This is not a perfect book, and it is not a book for everyone, but I liked coming across language that was poetic and imagery that was beautiful, which I don’t imagine is an easy feat to achieve in translated works. What was also engaging was how a lot of the issues that are teased out in the book—in the salons and beyond—are issues that we grapple with today, reminding us that while some things have changed, so much has not.
( )
  Samchan | Mar 31, 2013 |
The author's intention was to write a 19th century novel in a 21st century style, so we have a long encompassing book which consumes genres as it goes. At the core is a love story, but threads of whodunnit, philosophy, surrealism and comedy accompany it along the way.

The plot involves an itenerant translator, Hans, who turns up in German town Wandernberg for the night and ends up staying. His two circles of friends are centred around a poor cave-dwelling organ grinder, and a young affianced salon hostess. The salon provides an opportunity for the author to have the charcaters act out debates and ideas covering the politics of the time, particularly Europe and federality, translation, and literature. I'm not a big fan of having fictional characters pontificate, but there is no particular agenda being thrust on the reader, it helps to round out the personalities, and does tie in with the rest of the book; but this may make the book feel overlong to some readers.

What could have been a post-modern mess is an enjoyable readable book of ideas. I'd also recommend the video by the author on the Youtube channel of the British publisher, Pushkin Press: http://m.youtube.com/watch?v=DB-qHwvHSsw ( )
  rrmmff2000 | Jan 31, 2013 |
The plot sounded interesting, but I just couldn't get past the overly wordy writing and into the rather slow-moving plot. ( )
  digitalmaven | Oct 10, 2012 |
This new novel by Andres Neuman, Traveler of the Century, is the type of book I enjoy -- a novel of ideas. But in this case it is also a love story of sorts, and the author comments on history and politics in addition to his decided interest in philosophy. In other words it is what any good novel of ideas should be, along book that is both challenging and imaginative. While the American edition from Farrar, Straus and Giroux has a Picasso on the dust jacket, the story is set in the 19th century. The exact period is purposely left undefined - this is not an historical novel and the Picasso is one of his works inspired by Velasquez which does not help explain the choice.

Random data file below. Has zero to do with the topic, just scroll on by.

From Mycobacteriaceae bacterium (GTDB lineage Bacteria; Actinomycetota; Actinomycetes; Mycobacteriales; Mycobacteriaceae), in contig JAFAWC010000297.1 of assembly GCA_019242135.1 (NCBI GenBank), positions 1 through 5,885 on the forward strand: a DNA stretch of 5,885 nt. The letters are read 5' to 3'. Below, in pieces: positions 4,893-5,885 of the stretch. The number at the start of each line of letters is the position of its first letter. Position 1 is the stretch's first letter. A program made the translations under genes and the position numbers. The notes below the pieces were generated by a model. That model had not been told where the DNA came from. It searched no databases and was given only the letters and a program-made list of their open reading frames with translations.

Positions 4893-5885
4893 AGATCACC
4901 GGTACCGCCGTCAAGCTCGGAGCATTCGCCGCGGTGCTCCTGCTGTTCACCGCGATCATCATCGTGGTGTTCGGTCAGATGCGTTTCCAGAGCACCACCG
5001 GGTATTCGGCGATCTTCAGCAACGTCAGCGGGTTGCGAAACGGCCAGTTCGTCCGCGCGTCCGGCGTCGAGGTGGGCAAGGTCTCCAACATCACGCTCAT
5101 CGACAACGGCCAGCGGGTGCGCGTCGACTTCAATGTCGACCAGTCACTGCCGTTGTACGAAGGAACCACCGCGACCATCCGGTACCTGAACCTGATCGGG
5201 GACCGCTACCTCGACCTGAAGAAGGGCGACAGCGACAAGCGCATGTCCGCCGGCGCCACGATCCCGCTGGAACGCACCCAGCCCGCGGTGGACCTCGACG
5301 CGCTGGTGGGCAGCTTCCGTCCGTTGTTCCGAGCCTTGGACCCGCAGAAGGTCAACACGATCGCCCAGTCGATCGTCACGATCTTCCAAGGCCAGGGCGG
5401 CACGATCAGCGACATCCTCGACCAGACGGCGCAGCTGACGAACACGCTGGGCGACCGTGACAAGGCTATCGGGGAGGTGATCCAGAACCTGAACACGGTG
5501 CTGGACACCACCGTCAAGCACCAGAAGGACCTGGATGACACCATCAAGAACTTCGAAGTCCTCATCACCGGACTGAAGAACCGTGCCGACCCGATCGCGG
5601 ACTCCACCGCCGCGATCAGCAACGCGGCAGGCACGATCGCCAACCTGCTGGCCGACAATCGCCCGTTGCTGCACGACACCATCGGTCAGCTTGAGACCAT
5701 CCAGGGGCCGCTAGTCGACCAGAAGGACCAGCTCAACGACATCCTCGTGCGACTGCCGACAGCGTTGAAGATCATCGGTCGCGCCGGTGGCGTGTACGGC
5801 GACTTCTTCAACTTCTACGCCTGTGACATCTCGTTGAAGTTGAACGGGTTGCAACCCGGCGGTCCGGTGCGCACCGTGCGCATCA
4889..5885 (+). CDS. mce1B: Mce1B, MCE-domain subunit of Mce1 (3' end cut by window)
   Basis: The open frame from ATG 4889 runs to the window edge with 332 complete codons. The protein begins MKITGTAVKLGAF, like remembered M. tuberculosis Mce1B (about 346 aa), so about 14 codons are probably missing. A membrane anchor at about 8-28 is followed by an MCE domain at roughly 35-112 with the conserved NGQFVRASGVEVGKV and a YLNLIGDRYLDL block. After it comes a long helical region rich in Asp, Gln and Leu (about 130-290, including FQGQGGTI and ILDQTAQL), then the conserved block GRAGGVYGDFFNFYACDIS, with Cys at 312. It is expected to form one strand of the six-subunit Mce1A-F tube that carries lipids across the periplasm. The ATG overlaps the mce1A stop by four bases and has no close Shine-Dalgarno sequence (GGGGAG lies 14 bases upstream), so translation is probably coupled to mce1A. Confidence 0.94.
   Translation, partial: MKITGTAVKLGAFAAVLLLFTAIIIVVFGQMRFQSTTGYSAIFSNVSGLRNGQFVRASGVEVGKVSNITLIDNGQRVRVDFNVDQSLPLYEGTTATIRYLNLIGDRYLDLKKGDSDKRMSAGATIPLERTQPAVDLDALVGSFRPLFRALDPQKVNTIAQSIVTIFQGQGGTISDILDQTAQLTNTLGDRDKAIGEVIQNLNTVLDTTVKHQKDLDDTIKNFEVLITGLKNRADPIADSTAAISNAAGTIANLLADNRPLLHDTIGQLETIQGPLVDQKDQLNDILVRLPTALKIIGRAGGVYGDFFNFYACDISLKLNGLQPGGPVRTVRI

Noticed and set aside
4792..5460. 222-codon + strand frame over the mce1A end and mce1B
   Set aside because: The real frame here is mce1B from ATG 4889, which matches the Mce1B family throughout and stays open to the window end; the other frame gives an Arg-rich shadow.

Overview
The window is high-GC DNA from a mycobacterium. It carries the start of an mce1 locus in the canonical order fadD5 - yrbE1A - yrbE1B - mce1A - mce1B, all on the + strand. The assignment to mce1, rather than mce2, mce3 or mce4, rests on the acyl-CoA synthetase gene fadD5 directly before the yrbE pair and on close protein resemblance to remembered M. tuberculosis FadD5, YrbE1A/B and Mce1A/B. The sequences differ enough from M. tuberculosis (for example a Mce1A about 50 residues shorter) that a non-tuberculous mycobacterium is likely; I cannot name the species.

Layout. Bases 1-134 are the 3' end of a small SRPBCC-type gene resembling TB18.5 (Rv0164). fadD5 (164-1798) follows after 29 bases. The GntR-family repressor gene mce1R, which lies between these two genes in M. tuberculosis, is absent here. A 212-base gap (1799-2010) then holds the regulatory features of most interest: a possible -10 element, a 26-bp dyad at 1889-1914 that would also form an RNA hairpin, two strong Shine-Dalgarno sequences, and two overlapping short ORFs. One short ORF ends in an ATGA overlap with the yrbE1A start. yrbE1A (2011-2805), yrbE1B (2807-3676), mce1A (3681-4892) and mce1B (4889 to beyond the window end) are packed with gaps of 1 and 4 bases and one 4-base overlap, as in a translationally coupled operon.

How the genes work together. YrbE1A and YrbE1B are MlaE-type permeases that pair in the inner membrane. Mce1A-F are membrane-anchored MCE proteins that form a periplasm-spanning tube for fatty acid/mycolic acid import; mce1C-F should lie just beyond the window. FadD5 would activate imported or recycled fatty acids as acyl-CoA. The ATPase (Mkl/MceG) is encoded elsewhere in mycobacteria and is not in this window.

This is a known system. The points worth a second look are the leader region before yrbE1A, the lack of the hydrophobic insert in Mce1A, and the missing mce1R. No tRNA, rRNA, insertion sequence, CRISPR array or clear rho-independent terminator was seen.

The main character is an itinerant translator named Hans. Readers who are familiar with German literature will recognize him as an everyman and he almost immediately assumes a role that reminds one of the similar role taken by Hans Castorp in The Magic Mountain.
Hans arrives in Wandernburg, an unremarkable hamlet on the border of Prussia and Saxony. He intends only to pass through, but fortune detains him: First he befriends an old street musician, and then he falls in love with Sophie, an intellectually voracious young woman sadly affianced to the pampered scion of Wandernburg's wealthiest family. The story unfolds as a one whose themes embody both mind and flesh; Hans and Sophie love each other for their imperfect yet sensual flesh and for the liberty and equality of their fraternal thoughts. Reading texts in various languages as they plan an anthology of European poetry, lying together in bed, they practice translation as an erotic art and lovemaking as an intellectual pursuit. This is what intrigued me - the story of these passionate readers. I was transported into Neuman's imaginary world.
The meat of the story for those who are interested in ideas is demonstrated in scenes like the discussion between Hans and Professor Mietter (reminiscent of Mann's Settembrini in discussions with young Castorp) about the views of Kant and Fichte on Nationhood.
"A country ought not to ask what it is, but when and why." said Hans. "Professor Mietter responded by comparing Kant and Fichte's ideas of nationhood in orde to show that, rather than betraying Kant, Fichte had taken his arguments a step further. Hans said that in contrast to his views on Fichte, he liked Kand better when he spoke of countries rather than individuals. Every society, said Hans, needs order, and Kant proposes a vey intelligent one. Yet every citizen needs a measure of chaos, which Kant refuses." (p 95)